While wandering Cerro Blanco, we learned of the Ceiba (also known as Capoc or Kapoc) trees’ more intriguing properties and survival strategies. During its first thirty years of life, their bark is covered with an infinite number of spines, which protect the young tree. The trunk then loses the thorns and becomes so smooth that no mortal can climb one. The largest trees can reach 40 meters in height. Its spectacular trunk can bulge to over three meters in diameter.
In the dry season, a Ceiba can look like a giant’s arm emerging from a distant hill, trying to grab the sky with its branches. Those that lay their roots on a vertical cliff stand like heroes of the natural world. Their forms are dramatic, their loneliness legendary. Their lives are complex, as they store water during winter to survive the summer drought. Their leaves return in time to announce the arrival of the rainy season. Even before the rains begin, these stoic trees paint themselves green – an amazing sight. They come into bloom by July, producing a small velvety-red flower that will later seed, throwing off a fluffy yellow ball of cotton, which can float huge distances in the air. They say Guayaquileños stuffed pillows and mattresses with this fluff.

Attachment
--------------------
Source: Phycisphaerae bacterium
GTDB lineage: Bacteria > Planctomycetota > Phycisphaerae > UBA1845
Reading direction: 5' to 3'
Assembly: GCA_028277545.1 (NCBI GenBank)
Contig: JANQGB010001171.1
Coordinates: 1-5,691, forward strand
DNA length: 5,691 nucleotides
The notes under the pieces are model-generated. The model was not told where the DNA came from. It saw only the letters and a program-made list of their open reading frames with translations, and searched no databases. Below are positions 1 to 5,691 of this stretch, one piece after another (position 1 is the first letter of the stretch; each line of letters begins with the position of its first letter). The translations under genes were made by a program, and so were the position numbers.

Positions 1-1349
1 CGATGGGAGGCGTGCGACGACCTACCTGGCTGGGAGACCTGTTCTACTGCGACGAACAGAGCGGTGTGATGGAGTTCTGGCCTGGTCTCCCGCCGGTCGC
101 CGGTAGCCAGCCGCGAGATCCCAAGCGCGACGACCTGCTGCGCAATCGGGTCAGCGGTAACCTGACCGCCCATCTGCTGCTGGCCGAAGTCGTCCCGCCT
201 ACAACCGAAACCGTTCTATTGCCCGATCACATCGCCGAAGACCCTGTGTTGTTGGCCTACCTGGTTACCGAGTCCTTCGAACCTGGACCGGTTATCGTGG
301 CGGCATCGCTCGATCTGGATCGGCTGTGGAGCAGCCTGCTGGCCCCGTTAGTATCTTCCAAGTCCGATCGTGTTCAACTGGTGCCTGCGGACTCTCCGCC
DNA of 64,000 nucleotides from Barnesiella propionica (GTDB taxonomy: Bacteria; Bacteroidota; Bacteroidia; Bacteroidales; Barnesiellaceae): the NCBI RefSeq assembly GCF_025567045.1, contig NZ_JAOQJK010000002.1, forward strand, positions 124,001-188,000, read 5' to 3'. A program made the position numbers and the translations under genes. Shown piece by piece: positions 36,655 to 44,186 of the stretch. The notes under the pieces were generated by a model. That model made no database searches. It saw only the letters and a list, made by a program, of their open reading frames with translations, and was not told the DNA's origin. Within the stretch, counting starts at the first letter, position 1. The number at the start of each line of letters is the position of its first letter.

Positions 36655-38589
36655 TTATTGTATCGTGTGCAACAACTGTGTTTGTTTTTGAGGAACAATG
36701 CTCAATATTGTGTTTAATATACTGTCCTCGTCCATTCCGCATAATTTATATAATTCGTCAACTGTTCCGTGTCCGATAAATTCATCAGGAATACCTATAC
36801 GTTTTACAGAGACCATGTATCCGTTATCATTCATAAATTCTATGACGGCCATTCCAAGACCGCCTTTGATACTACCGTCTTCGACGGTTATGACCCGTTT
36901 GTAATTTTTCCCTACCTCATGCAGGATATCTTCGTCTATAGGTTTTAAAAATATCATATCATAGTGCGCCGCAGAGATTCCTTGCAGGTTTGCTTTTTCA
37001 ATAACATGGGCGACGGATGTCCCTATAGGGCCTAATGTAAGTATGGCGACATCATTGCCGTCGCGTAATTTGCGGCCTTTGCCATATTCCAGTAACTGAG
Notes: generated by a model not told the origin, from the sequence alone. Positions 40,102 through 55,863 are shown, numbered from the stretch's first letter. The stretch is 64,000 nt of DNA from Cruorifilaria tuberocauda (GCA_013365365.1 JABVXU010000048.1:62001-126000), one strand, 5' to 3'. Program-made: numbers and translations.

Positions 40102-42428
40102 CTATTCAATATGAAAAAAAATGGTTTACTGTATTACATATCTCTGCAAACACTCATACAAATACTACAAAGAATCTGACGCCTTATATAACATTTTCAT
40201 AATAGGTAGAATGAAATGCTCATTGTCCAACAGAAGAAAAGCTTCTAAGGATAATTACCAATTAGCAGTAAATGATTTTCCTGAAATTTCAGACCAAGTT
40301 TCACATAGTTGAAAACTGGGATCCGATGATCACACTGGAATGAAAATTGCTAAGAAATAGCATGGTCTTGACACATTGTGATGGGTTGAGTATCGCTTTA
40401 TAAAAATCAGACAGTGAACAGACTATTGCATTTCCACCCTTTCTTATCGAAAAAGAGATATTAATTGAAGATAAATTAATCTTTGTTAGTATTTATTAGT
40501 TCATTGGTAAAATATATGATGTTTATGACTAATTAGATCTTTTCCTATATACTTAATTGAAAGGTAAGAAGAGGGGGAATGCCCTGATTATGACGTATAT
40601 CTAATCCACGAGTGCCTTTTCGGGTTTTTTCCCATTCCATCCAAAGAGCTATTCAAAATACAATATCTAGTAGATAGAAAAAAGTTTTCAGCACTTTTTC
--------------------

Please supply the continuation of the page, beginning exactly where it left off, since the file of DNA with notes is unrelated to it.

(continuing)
The kapok seems always to look out for the city, protecting its hills and forests from erosion and drought, filtering water into the soil during the most difficult months
It is perhaps the most emblematic tree in the Guayaquil landscape. They represent many of this city’s attributes, such as the ability to regenerate and become green after a tough winter, or the well-grounded identity, with those huge buttress roots that tightly grip the homeland, or the pride and dreams of its magnificent dimensions. Parrots visit them, caciques nest in them, bats sleep in them, among the many creatures that consume its healthy fruit and together help maintain the delicate ecosystem of the tropical dry forest.